Talking of vicious groups of individuals being very territorial and having brutal battles with rivals – Morris Dancers, they have a darker side not many people about that is very similar to Hells Angels.
Firstly, there are large numbers of individual groups or ‘Segments’ of Morris Men scattered around the country, much like the ‘Chapter’s’ that different areas of Hell’s Angels have. There is no love lost between different Segments, and running battles have been known to last for hours – right up until pub opening time. And in these Segment battles, no quarter is given; you can’t even wave your white handkerchief to signal surrender, as this will just be seen as you taunting the enemy with your dance.
Secondly, there are strict initiation ceremonies and conditions that restrict who get’s “in”: You can only join a segment if A) your father was a morris man B) your brother was a morris man, or C) you can easily get your hands on a good supply of handkerchiefs and sticks. One initiation ceremony I heard about was where a participant has to sneak into another segments head quarters, and replace all their wooden sticks for foam ones – which would make no noise.
Thirdly, retribution is severe; the fights between morris men can be infamous for their gruesome violence. In one Dorset battle, all the morris men on the losing side not only had their handkerchiefs shredded, but were found with their bells cut off, and stuffed in their mouths.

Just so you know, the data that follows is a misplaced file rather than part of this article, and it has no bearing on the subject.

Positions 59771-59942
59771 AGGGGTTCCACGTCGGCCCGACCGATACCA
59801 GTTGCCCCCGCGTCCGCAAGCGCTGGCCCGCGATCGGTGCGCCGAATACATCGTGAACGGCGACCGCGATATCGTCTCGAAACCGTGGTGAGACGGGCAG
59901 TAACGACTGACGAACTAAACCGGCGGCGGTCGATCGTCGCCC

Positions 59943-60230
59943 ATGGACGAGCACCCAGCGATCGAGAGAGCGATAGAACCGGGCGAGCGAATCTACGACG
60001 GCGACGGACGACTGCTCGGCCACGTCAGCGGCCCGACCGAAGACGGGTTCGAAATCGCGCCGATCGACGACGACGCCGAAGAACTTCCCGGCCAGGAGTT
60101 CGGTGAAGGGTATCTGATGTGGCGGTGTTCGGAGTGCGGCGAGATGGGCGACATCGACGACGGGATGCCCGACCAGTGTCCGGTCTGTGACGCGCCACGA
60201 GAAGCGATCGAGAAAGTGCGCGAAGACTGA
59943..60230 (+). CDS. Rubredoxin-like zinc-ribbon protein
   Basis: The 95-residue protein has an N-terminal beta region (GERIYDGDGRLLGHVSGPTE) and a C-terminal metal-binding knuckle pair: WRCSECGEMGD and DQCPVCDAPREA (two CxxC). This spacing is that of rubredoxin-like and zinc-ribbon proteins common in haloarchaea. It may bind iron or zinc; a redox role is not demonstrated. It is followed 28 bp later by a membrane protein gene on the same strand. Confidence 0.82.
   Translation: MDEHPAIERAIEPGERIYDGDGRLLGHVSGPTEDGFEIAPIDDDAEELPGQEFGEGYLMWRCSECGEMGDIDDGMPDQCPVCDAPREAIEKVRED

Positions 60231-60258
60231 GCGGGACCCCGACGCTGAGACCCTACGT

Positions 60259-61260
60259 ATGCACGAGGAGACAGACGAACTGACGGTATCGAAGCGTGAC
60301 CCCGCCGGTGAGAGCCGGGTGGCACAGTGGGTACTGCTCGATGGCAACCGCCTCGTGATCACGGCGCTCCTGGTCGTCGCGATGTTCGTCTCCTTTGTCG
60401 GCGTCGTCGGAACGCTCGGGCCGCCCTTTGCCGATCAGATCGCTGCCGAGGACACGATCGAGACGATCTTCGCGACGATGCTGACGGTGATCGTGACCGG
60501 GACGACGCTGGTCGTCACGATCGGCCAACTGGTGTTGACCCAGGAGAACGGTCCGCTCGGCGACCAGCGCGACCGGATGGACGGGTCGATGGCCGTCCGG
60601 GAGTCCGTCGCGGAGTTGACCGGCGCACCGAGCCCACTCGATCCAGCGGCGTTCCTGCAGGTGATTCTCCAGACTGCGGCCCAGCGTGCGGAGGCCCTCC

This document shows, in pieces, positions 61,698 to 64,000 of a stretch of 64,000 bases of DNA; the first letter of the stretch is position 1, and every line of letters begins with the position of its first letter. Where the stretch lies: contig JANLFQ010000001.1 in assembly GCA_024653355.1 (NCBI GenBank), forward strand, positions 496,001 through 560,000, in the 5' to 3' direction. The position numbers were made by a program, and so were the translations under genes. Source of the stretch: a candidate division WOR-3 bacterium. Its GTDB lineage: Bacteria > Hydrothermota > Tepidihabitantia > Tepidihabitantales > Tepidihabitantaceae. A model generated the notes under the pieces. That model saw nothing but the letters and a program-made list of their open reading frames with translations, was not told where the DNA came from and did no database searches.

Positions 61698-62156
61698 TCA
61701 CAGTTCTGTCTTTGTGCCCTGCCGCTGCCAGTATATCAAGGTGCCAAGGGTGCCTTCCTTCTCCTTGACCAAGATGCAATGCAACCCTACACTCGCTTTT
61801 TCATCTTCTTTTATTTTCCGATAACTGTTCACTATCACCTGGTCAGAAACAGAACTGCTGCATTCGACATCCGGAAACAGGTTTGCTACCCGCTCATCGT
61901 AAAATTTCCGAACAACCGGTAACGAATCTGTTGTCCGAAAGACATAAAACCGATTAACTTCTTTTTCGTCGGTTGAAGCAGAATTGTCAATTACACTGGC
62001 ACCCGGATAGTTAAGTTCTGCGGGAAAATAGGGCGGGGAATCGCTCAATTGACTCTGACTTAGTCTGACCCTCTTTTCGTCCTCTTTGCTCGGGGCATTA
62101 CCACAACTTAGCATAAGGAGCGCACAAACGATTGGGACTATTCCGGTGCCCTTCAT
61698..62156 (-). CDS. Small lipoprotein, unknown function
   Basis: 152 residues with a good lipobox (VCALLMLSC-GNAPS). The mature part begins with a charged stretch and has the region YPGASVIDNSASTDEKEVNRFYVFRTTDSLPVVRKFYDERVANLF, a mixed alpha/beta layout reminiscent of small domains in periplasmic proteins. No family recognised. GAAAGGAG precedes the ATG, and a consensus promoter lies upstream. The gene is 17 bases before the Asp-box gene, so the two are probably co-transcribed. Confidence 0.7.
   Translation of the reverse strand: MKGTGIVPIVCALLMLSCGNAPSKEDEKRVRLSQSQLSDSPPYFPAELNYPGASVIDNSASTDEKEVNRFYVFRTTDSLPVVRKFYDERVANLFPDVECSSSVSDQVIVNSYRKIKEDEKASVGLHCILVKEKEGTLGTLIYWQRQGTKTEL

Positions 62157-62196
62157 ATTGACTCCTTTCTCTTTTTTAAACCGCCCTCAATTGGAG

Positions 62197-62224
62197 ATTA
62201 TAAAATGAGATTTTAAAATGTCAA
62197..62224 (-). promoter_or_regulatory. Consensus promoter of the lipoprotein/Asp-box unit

So don’t be fooled by the quaint appearance of Morris Men – they’re tougher than you think.
Finally, look at your hands. Hold them in front of you with the palms facing you. Hold your fingers together on each palm so that there are no gaps between them, and then relax them. See how they separate when they relax?
Now, imagine that I am washing my face and beard. I don’t have a flannel so I put soap on my hands and rub my hands vertically (no-body does it horizontally do they?) up and down my face at quite a rapid pace. I’ve got things to do, so speed is of the essence. While cleaning my face, I keep my fingers close together to form a better surface to wash with. However, occasionally my concentration slips momentarily and my hands relax – resulting in me thrusting one little finger right up my nose, which really hurts!!
It’s so painful and annoying – maintaining my appearance is important, but it comes at a price!